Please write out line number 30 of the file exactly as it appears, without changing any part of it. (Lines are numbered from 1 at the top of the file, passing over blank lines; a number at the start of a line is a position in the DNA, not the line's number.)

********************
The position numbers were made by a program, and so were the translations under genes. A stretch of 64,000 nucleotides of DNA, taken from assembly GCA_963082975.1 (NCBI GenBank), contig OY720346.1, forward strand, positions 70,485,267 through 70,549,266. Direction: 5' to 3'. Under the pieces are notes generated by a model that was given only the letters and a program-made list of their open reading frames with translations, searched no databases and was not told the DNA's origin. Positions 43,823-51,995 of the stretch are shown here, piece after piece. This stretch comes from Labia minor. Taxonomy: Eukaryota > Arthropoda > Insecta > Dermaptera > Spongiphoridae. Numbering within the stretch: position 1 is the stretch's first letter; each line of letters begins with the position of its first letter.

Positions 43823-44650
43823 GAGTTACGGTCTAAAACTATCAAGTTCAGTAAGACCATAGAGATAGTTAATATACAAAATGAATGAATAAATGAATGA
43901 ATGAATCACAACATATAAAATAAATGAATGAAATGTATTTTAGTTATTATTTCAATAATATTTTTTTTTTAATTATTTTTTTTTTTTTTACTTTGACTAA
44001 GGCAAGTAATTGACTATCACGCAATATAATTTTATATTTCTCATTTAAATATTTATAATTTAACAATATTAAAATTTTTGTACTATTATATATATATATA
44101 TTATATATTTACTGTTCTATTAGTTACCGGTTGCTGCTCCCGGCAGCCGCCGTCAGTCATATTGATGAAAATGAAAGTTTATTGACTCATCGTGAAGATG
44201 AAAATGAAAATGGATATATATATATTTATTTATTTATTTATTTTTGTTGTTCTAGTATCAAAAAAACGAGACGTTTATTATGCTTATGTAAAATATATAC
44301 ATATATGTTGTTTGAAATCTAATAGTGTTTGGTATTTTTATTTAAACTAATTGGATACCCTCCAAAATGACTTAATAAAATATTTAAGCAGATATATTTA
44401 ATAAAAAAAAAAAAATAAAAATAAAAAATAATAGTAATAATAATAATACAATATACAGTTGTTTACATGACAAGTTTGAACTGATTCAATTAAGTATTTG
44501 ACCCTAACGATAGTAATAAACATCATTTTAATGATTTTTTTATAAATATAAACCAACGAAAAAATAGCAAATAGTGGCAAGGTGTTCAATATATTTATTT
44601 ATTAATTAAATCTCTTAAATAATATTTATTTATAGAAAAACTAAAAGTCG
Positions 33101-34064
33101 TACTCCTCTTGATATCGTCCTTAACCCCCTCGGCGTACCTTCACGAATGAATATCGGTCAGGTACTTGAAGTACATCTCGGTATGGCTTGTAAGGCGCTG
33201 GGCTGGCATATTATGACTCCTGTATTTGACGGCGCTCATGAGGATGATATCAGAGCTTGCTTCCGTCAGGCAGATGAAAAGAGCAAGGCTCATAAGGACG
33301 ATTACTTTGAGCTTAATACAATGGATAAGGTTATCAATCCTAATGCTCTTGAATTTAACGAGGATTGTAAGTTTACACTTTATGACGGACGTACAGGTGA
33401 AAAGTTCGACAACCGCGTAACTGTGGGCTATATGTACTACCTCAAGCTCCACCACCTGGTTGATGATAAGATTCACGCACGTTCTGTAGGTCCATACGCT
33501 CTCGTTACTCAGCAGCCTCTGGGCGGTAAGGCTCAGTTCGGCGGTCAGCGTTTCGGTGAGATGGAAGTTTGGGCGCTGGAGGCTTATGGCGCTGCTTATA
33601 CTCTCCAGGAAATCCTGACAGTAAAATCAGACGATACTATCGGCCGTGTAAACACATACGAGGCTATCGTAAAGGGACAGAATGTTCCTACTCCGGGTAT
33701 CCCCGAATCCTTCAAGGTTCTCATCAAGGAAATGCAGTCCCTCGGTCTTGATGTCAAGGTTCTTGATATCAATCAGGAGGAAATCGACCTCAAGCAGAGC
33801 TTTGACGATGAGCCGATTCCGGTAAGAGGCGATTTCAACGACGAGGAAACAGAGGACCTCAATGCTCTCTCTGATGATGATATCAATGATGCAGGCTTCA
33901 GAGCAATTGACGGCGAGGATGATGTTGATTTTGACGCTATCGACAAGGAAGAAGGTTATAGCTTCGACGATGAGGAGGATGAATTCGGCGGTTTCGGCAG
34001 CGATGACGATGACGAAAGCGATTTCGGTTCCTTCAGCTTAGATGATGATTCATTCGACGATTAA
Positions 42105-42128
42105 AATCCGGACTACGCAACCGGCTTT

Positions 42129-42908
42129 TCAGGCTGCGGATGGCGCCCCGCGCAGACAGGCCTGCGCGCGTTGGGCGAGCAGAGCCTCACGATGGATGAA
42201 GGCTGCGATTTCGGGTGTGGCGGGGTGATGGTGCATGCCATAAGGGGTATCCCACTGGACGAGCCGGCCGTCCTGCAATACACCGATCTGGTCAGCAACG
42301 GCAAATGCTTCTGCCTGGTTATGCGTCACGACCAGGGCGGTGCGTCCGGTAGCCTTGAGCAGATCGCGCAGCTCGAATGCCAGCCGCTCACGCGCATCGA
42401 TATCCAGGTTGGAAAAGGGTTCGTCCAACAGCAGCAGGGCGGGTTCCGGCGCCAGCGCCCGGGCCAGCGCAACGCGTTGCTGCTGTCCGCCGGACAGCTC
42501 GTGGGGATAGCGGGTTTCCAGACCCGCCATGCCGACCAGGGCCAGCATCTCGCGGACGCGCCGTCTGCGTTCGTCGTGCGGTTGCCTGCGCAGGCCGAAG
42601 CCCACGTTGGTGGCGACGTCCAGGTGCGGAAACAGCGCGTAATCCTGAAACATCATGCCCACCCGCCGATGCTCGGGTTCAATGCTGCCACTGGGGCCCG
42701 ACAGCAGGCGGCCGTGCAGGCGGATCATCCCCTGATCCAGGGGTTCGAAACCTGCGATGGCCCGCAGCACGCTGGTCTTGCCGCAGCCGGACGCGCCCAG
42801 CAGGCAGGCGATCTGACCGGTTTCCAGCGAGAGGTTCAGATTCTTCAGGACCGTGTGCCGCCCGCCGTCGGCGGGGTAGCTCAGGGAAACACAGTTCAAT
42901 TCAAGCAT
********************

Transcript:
42501 GTGGGGATAGCGGGTTTCCAGACCCGCCATGCCGACCAGGGCCAGCATCTCGCGGACGCGCCGTCTGCGTTCGTCGTGCGGTTGCCTGCGCAGGCCGAAG